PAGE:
Anti-China protests made in USA, not Tibet

by on April 21, 2008 · 1 comment

in Media, War and Peace, World News

By Gary Wilson / Published Apr 20, 2008

Most noteworthy about the protests in London, Paris and San Francisco that targeted the Olympic Torch on its way to the Beijing Olympics was their character.

Take the events in San Francisco on April 9. The biggest numbers to turn out were not protesters. They were from the Chinese community-thousands according to an NPR report-and came to show their support for China. There may have been nearly as many police-more than 3,000 according to city officials.

The anti-China protests were small in numbers. The Guardian (British) reported about 300 in San Francisco; other wire reports said simply hundreds.

The small numbers might be a surprise if you’d followed the big news coverage leading up to the event. No protest in recent memory has received such major media coverage in the week or two before it happened. Such media coverage gives the impression that a big event is to take place.

The small numbers of anti-China protesters might be attributed to the fact that the protesters claimed to be representing the interests of the people of Tibet, but they were not themselves Tibetan. There were at most a handful of Tibetans.

Actually, there are few Tibetans outside Tibet. The exile community is small-estimates put it at 100,000 to 200,000 at most-and almost all are in Nepal or India. So it is not Tibetans who are in London, Paris or San Francisco, but non-Tibetans-mainly North Americans or Western Europeans-who are protesting against China, claiming that they speak for the Tibetans.

When size doesn’t matter

Maybe it wasn’t the size of the event that mattered to the big-business-controlled media in the U.S., but rather the message.

FAIR (Fairness and Accuracy In Reporting) has documented the censorship that dominates the U.S. media. It is a censorship imposed not by the government but by the owners of the media. The political message of an event determines whether it is covered in the news media or censored out.

Most glaring has been the lack of coverage of anti-war protests in all the U.S. media, from newspapers to television and radio.

Several FAIR reports showed the systematic way that the media have ignored or distorted all protests against the Iraq war, for example. Demonstrations that drew hundreds of thousands not only got no attention in the days or weeks leading up to them, but sometimes were never covered at all or were only barely mentioned.

The April 2003 FAIR magazine reported: “In its news coverage in the period before the invasion [of Iraq] began on March 19, the New York Times played down opposition to war and exaggerated support for George W. Bush’s Iraq policy-in ways that ranged from questionable to dishonest. …

“After the invasion began, when more than 100,000 people in New York City demonstrated on March 22, it was front-page news the next day in the Washington Post and the Boston Globe. But the New York Times, whose offices are two blocks away from where the anti-war march started, placed the story on page B11,” FAIR concluded.

The contrast with the coverage of the anti-China protests today shows the political agenda being pursued by the U.S. media. It has nothing to do with the size of the protests.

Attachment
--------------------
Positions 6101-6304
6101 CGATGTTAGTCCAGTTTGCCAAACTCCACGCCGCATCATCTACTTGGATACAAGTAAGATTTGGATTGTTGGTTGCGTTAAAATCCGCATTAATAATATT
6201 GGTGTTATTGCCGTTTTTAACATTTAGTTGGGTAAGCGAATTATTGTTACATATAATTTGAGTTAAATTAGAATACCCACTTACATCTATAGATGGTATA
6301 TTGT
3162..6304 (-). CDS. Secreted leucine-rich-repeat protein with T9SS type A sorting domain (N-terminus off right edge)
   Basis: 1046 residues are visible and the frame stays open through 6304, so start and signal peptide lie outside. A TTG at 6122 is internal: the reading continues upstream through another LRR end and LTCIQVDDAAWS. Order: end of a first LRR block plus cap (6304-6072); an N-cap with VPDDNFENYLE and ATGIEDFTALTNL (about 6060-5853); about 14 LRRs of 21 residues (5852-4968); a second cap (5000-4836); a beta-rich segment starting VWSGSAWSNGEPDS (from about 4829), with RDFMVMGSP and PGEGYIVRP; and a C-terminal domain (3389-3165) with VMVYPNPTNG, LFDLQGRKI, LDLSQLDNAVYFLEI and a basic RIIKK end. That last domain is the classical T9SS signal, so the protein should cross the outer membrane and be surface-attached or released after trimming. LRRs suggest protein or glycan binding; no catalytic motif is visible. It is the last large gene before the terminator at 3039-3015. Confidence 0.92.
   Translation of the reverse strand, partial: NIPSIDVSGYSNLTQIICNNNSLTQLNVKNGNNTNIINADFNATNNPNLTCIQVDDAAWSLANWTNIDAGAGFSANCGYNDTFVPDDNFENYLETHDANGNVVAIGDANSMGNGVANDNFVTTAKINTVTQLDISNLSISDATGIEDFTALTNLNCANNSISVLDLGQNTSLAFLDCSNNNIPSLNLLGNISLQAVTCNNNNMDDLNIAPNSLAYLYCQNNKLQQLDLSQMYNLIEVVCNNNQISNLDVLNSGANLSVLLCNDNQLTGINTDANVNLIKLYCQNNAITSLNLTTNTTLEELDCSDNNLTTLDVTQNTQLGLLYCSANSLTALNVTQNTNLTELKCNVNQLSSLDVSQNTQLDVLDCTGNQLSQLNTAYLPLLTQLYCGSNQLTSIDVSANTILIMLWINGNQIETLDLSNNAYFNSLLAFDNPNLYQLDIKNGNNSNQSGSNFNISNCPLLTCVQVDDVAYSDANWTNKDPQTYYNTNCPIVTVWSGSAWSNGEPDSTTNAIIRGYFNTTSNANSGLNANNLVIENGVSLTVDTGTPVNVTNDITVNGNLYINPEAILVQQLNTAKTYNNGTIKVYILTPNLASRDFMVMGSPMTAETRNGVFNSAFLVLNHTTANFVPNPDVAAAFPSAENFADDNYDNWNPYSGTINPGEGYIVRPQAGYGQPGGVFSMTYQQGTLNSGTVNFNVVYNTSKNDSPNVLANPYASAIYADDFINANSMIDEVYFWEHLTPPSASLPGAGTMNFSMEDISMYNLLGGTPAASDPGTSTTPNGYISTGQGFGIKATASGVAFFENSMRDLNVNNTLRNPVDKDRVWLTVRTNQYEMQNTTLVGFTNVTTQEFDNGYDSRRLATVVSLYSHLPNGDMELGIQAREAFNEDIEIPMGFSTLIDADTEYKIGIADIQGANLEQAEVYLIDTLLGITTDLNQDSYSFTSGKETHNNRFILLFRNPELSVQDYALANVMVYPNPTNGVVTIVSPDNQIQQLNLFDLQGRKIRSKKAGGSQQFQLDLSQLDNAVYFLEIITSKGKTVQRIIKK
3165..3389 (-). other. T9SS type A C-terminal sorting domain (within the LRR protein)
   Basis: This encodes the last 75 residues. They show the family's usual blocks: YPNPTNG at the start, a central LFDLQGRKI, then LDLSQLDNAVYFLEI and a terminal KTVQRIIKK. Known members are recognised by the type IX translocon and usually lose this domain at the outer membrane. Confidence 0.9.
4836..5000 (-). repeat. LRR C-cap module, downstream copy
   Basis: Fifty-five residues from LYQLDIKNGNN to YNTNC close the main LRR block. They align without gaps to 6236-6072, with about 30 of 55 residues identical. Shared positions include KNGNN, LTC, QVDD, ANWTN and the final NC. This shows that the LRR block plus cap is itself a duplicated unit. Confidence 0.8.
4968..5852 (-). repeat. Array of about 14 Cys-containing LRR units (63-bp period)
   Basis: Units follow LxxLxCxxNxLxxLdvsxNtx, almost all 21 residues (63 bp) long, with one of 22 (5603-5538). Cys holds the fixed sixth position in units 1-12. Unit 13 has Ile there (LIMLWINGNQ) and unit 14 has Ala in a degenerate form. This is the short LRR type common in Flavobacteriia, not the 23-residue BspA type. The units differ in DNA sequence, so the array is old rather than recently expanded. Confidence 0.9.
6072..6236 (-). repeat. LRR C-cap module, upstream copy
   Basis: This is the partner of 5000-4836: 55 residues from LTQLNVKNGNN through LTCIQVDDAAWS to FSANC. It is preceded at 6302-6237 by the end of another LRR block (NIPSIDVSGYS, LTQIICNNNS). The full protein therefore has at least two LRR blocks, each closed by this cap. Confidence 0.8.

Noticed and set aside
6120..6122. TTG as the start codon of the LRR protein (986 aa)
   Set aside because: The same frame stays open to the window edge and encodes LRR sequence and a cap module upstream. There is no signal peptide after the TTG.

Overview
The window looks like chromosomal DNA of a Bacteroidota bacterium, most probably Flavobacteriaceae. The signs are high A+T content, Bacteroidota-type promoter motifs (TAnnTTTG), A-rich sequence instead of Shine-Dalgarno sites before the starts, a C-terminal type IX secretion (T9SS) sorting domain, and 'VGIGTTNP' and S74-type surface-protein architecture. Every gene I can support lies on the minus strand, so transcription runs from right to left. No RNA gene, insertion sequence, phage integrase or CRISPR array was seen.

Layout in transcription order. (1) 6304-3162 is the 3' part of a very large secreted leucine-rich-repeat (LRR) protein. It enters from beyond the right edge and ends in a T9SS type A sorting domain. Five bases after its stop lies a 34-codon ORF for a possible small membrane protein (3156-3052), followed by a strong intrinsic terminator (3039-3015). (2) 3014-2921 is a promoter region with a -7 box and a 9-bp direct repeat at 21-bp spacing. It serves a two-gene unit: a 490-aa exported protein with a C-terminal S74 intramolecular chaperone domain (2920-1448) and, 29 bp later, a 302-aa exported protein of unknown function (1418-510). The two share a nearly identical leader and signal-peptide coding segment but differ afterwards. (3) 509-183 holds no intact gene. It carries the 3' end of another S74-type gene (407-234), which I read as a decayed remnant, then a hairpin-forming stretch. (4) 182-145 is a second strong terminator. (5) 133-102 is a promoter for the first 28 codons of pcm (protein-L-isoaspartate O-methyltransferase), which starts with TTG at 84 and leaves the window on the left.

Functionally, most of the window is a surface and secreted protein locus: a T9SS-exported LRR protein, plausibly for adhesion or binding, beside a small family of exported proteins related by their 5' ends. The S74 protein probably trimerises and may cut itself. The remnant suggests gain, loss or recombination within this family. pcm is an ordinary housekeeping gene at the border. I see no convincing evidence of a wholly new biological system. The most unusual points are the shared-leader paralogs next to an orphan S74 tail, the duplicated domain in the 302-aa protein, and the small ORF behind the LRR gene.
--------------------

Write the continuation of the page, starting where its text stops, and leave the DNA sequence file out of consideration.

Washington’s hidden role

The anti-China protests were planned in Washington, London and Paris, not in Tibet or the Tibetan exile communities.

In fact, Washington’s heavy role in the protests, using Tibet and Tibetans as a cover for an anti-China agenda, has spurred public criticism from no less than the former leader of the Free Tibet Campaign.

Patrick French, once the director of that group in London, wrote an opinion piece that the New York Times published on March 22. He said the exile community led by the Dalai Lama in India is making outlandish demands and claims.

For example, part of what he calls the Dalai Lama’s “Hollywood strategy” is to lay claim to a so-called Greater Tibet, demanding territory never considered part of Tibet.

Another example French gives is the claim made by the “Free Tibet” groups in London and Washington that 1.2 million Tibetans have been killed by the Chinese since the Dalai Lama regime was overturned in 1959. His own exhaustive research, he says, has turned up no evidence to back this claim.

Such distortions and misinformation are put forward not by Tibetans in Tibet, French says. They are put forward by those with a hidden agenda who are behind the “Free Tibet” campaign.

“The International Campaign for Tibet, based in Washington, is now a more powerful and effective force on global opinion than the Dalai Lama’s outfit in northern India. The European and American pro-Tibet organizations are the tail that wags the dog of the Tibetan government-in-exile,” French wrote.
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{ 1 comment… read it below or add one }

Frank Gormlie April 21, 2008 at 9:35 pm

Americans have to be very careful of their criticism of China and the Chinese people due to the history of anti-Chinese and anti-China prejudice in this country.
From the discrimination that Chinese laborers felt in the 19th century as they built the railroads and dams, to the outright racism of the populist California Working Man’s Party, to the hysteria against China during the Cold War. I recall a headline of the San Diego Union back in the early 1960s that screamed “10,000 Chinese Mass at Mexican Border!”.
Now, while our government is in Iraq and Afghanistan “upholding” the human rights of those countries citizens, we dare to criticize the Chinese government?
I’m not saying we cannot hold their gov’t to standards the rest of the world uses, but as long as we understand where our criticism stems from – an opposition to the gov’t for its human rights violations, and we criticize our own gov’t for even worst violations.


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